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New Jersey Town Council Bans...Leaf Blowers. Really.

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New Jersey has an undeserved reputation as a cesspool of urban decay, a politically corrupt, bureaucratic dystopian nightmare trapped in a forest of smelly Doric, Ionic, and Corinthian smokestacks and drowning under the weight of its political icons’ bad decisions. In many ways, it is seen as the ugly stepchild of the already ugly New York City -- a place where many of New York’s worst political ideas migrate, take root, and spread like poisonous fungus throughout the land.

Sadly, the troubled town of Maplewood, located a few minutes south of Seton Hall University, seems to be doing all it can to reinforce this image.

Already reeling from the not-so pleasant reality that its school district had Fifth Grade students make mock slave auction posters and, later, students in the elementary school system engaged in and video-recorded a self-styled mock slave auction, the town overseers on April 7 unanimously passed an actual ban on commercial leaf blowers. Because, well, a town just can’t have enough controversy.

Jessica Mazzola notes for NJ. com that the ban will last from May 15 to Sept. 30 each year.

During the rest of the year, landscapers can't use the machines on Sundays, and both residents and businesses can only use the blowers during certain hours the rest of the week (Mondays through Fridays the blowers can be used from 8 a.m. to 6 p.m., Saturdays from 10 a.m. to 5 p.m., and on Sundays, residents only can use them from 11 a.m. to 5p.m.).

Memorize that yet? Residents in town better do so, because fines will be incurred by anyone transgressing the great Oracles of Maplewood.

To be fair, leaf blowers certainly can stir up dust and allergens that cause people problems, and they are noisy. In fact, Ms. Mazzola notes:

The new rule, the town's lawmakers said, is meant to decrease noise and environmental pollution in the community.

But there are many things in the daily lives of Maplewood residents that increase noise and pollution. For example, state Route 124 runs directly through the town, and Interstates 280 and 78 are located nearby. Since federal highway safety mucky-mucks note in official releases that highway noise is generally 30 to 35 dB(A) louder than what most humans like, one wonders why the town council is not banning highway travel to reduce noise and air pollution.

The obvious reply from the authoritarians is that, according to them, getting to work is requisite, while landscaping is not.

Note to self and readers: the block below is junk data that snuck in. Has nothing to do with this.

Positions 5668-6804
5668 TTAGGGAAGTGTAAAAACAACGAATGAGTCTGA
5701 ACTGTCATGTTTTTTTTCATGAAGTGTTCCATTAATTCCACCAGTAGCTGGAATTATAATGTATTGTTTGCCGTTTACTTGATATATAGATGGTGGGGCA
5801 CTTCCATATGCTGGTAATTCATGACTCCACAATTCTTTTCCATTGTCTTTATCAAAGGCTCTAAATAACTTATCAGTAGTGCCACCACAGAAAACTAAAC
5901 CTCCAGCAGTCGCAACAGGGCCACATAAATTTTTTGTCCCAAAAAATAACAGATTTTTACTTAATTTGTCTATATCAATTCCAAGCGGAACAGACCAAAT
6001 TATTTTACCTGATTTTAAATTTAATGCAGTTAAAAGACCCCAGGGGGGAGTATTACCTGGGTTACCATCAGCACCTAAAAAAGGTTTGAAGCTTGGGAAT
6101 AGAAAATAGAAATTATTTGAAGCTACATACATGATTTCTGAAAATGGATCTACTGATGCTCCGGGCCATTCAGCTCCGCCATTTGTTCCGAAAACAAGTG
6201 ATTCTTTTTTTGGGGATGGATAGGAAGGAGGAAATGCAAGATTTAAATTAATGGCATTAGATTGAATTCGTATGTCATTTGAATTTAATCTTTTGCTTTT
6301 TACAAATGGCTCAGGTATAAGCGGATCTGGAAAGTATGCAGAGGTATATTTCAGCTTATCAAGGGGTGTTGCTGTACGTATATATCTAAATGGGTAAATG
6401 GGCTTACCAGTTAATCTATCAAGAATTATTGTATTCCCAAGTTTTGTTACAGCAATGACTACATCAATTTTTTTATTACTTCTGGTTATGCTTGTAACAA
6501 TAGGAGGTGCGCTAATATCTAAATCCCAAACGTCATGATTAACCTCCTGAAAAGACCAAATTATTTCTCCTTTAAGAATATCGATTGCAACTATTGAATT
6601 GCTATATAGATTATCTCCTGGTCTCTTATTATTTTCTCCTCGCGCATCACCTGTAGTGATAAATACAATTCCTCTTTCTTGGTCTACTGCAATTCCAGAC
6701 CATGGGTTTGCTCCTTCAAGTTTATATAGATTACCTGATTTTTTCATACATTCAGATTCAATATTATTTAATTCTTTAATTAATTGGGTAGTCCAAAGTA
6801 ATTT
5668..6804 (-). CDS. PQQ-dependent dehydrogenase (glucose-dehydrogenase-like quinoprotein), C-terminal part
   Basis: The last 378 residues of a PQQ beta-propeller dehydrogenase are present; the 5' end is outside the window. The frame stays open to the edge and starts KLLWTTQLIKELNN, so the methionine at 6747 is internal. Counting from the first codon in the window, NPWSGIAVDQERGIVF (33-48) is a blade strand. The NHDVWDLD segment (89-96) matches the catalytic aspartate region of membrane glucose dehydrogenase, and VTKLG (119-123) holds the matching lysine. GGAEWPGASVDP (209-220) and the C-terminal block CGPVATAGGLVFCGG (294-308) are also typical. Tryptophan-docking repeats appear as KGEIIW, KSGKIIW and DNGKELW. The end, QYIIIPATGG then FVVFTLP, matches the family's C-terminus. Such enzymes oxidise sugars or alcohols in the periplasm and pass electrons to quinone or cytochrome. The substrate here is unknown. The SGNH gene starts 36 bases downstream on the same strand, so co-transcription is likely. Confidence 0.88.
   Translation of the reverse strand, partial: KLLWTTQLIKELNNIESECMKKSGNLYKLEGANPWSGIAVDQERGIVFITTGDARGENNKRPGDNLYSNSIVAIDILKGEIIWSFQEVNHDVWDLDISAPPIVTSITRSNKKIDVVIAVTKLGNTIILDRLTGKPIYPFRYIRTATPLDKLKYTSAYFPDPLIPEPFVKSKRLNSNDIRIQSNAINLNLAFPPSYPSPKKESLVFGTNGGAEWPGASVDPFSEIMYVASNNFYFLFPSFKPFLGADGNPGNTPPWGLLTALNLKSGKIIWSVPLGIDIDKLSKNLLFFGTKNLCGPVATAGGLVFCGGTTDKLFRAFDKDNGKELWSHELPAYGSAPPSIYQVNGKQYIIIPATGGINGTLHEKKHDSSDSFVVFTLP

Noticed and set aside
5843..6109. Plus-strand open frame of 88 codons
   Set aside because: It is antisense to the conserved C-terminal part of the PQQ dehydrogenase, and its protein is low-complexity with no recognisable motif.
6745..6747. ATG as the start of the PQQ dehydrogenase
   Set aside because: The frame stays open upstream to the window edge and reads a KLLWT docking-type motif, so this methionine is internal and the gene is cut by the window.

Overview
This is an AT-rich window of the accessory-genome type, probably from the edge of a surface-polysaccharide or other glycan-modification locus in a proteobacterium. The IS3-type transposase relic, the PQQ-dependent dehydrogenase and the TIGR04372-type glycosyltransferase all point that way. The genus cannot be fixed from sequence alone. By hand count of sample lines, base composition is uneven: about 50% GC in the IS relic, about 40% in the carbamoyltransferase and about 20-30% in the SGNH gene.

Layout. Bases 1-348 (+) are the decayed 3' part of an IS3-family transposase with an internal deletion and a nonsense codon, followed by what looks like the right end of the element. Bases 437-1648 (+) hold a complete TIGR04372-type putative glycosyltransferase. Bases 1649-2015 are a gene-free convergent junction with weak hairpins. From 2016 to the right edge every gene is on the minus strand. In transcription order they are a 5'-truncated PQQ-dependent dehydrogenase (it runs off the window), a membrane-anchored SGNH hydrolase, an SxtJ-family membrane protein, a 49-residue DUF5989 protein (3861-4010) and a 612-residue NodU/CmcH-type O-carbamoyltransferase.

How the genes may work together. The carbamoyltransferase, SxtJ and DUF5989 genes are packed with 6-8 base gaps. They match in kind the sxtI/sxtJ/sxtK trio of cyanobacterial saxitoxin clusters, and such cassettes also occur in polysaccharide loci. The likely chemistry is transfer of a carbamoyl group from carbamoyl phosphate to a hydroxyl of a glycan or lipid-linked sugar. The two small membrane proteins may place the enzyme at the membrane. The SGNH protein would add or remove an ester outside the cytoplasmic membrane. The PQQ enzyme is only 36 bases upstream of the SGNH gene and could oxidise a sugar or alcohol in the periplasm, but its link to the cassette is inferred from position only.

But what about the people doing the landscape work?

The controversial ban has elicited mixed reactions from residents, and outspoken opposition from companies that serve the area, and the New Jersey Landscape Contractors Association trade group… "We are already planning to file an injunction" against the ordinance, Gail Woolcott, the association's director of operations, told NJ Advance Media Thursday. "That will at least stall them from being able to enact the ordinance."

Woolcott added that most of the landscapers already try to use their equipment at times that will not bother neighbors, and that during the summer, the blowers are used less often for handling leaves than they are to clear fertilizer (and, one would assume, soil and glass clippings, and bad political ideas) from driveways and paths.

The effect on their livelihoods will be dramatic, forcing them to use medieval technology -- rakes, hoes and brooms – to do the work, increasing their work time four-fold, and decreasing the time left over to work elsewhere. This will increase prices not only for those in town, but for clients elsewhere, giving relative price advantages to those who do not do business in Maplewood while doing business outside of it.

Maplewood is an example of what economists and political philosophers call “Little Leviathan," whereby the agency of the state, even in the tiny form of a town government, imposes its will on everyone, rather than allowing people to handle their own disputes when they arise. A proponent of the ban noted that a similar thing has been instituted in over 90 U.S. municipalities.

One can only hope that the trend does not carry any further on the wind.

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